CMF / CRF Details

CMF ID: 8205

Change driveway class to high turnover/major

Description: Driveway class consists of turnover rate. Single dwelling units have a lower turnover rate and big box retail has a high rate.

Prior Condition: Lower driveway class (i.e., single dwelling unit, subdivision/apts, low turnover small business)

Category: Access management

Study: Safety Analysis of Driveway Characteristics along Major Urban Arterial Corridors in South Carolina, Stokes et al., 2016

 
Star Quality Rating: 3 Stars   [View score details]
Crash Modification Factor (CMF)
Value: 2.17
Adjusted Standard Error:
Unadjusted Standard Error: 0.2
Crash Reduction Factor (CRF)
Value: -117 (This value indicates an increase in crashes)
Adjusted Standard Error:
Unadjusted Standard Error: 20
Applicability
Crash Type: Other
Crash Severity: All
Roadway Types: Not specified
Number of Lanes:
Road Division Type: All
Speed Limit:
Area Type: Urban
Traffic Volume:
Time of Day: Not specified
If countermeasure is intersection-based
Intersection Type:
Intersection Geometry:
Traffic Control:
Major Road Traffic Volume:
Minor Road Traffic Volume:
Development Details
Date Range of Data Used: 2012 to 2012
Municipality:
State: SC
Country: USA
Type of Methodology Used: Regression cross-section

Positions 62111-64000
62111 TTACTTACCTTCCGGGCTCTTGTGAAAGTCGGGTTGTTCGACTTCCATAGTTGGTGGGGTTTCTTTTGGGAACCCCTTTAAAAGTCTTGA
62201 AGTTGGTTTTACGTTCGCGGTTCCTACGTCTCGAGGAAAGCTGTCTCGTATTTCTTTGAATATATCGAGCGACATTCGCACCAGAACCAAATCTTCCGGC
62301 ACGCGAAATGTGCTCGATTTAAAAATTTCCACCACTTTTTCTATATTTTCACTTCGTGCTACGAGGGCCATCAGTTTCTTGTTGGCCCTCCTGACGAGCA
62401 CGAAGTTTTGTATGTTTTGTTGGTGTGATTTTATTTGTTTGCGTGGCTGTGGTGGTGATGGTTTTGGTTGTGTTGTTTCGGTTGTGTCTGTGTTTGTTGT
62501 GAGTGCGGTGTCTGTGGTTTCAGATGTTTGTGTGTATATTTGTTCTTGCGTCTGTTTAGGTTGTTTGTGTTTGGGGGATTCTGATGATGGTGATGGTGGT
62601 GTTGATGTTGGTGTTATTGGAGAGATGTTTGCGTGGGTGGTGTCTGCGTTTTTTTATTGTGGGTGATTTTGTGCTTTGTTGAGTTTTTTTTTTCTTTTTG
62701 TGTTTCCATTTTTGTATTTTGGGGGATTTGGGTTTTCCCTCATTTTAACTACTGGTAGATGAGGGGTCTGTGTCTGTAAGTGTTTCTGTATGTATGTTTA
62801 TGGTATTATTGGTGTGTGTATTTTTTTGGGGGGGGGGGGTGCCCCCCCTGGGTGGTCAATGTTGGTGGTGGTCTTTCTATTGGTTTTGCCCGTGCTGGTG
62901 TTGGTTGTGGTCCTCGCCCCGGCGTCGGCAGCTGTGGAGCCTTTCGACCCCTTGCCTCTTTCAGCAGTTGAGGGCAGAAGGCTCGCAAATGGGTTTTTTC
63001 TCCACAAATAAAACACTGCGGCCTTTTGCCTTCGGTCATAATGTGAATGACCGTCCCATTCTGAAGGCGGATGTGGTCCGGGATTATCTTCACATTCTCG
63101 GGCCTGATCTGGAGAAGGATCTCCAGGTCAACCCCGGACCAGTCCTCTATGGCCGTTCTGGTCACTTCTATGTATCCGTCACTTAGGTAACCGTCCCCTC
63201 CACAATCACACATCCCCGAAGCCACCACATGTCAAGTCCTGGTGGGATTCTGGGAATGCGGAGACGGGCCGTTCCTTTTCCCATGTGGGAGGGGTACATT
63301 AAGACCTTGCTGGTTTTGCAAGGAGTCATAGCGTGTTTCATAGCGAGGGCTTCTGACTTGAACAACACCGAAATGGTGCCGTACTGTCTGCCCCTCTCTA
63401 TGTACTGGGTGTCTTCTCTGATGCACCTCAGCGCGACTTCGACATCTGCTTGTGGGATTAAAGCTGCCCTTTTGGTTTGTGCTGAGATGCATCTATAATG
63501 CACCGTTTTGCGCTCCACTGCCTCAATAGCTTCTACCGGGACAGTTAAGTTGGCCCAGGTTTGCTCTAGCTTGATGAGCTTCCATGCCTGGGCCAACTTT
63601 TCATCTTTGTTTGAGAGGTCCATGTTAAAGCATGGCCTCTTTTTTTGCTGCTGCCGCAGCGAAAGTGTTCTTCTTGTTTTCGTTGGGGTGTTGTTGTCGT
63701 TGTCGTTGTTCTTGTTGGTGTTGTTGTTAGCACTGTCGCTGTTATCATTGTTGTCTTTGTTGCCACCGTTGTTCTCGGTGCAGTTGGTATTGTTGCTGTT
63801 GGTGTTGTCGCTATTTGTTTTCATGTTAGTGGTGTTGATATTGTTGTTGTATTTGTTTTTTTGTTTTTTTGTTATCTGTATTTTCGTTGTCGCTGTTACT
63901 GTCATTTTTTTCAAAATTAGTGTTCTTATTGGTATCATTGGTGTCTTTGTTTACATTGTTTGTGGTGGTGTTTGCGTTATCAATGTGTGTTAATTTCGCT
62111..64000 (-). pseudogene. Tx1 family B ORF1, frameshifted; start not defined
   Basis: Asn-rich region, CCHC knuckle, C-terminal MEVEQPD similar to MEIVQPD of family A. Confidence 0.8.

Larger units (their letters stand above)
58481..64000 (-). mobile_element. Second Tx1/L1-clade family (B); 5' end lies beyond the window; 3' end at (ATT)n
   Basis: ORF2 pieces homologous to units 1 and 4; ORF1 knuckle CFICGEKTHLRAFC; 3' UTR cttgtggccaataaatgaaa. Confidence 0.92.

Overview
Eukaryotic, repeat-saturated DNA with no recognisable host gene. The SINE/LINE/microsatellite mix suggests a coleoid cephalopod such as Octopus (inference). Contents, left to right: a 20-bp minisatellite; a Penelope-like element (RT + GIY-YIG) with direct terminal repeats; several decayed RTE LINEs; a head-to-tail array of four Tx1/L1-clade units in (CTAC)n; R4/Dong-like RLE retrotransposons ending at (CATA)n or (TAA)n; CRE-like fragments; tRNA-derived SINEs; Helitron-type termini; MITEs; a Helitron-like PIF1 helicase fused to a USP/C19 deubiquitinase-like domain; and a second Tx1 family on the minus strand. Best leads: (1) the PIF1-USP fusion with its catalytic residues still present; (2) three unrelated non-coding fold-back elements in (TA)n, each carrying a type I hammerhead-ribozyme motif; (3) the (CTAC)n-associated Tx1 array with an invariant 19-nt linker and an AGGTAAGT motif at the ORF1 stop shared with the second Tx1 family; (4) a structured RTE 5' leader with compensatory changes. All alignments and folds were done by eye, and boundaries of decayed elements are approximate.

Sample Size (sites): 3774 sites
Sample Size (site-years): 3774 site-years
Other Details
Included in Highway Safety Manual? No
Date Added to Clearinghouse: Jan-17-2017
Comments: Applies to driveway-related crashes. A rectangular buffer area is used to identify driveway-related crashes. CMF applies to high-turnover driveways (i.e., fast food, gas station, drive-thru bank).

[View the Full Study Details]

The information contained in the Crash Modification Factors (CMF) Clearinghouse is disseminated under the sponsorship of the U.S. Department of Transportation in the interest of information exchange. The U.S. Government assumes no liability for the use of the information contained in the CMF Clearinghouse. The information contained in the CMF Clearinghouse does not constitute a standard, specification, or regulation, nor is it a substitute for sound engineering judgment.